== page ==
This article was written by Srivatsa Ramaswami and is reproduced here with his kind permission:

Krama and Karma: both the words come from the root kr to do. While karma in general refers to action, krama usually indicates an orderly way or method of doing a karma or action. Anything done in a proper way would be krama karya/karma .The word akrama, the opposite of krama is also used very commonly in India. Akrama would indicate anything done in a disorderly or unlawful, unjust, unacceptable way.

Sri Krishnamacharya used the word krama in several contexts. The most well known usage of krama is in the term vinyasa krama. It is a method of doing yoga using vinyasas, or variations, in several well known asanas. In this he also stressed that the movements should follow the parameters mentioned by Patanjali in the Yoga Sutras. Complete synchronization of breath with the movement is a prime requirement of this method or krama. You start the movement with the controlled ujjayi inhalation or exhalation as the case may be and end both the movement and the inhalation/exhalation at the same time. Additionally one should keep the mental focus on the breath in the pranasthana.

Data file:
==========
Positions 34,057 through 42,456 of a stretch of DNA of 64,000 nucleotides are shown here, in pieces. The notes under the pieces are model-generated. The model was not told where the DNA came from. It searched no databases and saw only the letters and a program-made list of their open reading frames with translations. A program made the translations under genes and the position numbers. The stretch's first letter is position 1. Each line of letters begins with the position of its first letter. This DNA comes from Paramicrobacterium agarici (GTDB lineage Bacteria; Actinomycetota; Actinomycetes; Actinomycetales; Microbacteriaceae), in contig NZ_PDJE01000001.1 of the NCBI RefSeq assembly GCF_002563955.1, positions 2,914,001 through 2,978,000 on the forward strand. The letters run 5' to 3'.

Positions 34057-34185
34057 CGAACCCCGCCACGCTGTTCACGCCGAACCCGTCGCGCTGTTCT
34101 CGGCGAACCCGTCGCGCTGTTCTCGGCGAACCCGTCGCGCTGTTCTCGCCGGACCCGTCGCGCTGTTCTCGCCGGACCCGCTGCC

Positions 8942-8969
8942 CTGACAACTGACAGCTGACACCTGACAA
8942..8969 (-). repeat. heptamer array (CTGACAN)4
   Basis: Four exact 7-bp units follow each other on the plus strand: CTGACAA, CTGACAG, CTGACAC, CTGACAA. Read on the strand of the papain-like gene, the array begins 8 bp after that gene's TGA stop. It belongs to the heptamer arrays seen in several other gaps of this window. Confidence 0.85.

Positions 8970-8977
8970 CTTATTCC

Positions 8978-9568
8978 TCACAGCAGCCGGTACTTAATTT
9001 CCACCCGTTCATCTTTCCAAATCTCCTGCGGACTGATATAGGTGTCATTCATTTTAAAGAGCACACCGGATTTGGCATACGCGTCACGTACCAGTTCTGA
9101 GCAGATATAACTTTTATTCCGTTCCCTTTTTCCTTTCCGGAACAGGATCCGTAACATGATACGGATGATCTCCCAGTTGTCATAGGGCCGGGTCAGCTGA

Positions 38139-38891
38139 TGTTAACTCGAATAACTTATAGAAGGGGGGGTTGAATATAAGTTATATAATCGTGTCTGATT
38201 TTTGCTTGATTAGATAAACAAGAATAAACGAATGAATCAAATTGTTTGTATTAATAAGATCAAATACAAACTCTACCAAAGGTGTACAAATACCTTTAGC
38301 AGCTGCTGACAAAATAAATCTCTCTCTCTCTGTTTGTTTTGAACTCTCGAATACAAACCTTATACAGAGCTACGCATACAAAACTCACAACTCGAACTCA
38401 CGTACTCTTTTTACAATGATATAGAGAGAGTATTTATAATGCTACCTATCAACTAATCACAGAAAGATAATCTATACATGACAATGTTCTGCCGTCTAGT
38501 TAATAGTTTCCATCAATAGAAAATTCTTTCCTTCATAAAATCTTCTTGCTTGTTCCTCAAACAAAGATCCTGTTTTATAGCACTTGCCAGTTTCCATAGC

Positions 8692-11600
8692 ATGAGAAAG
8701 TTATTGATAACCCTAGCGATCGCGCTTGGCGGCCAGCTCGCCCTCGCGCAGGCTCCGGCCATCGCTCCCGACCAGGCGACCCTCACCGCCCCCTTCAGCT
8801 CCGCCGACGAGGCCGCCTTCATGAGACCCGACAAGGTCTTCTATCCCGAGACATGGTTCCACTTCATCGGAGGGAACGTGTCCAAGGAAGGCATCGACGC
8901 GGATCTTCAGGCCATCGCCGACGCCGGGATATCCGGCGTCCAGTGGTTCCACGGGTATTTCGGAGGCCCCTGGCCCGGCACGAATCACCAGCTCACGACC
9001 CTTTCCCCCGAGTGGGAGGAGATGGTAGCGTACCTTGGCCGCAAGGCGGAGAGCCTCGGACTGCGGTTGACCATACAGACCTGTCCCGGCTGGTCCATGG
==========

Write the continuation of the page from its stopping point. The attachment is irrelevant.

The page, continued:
Both these parameters are found in the sutra “prayatna saitily ananta samapattibhyam”. Of course I have written about these parameters earlier but in the context of this article this is relevant. What are the other parameters of this system? Sthiratva or steadiness. The practitioner should be well anchored and balanced, whether it be headstand or paschimatanasana. The next parameter is sukhatva or comfort. Obviously if the ansanas and movements are done correctly it would be enjoyable and not painful. So one has to slowly and progressively achieve the posture and as per Patanjali’s advice it may well be achieved gradually taking the help of proper breathing in asana practice.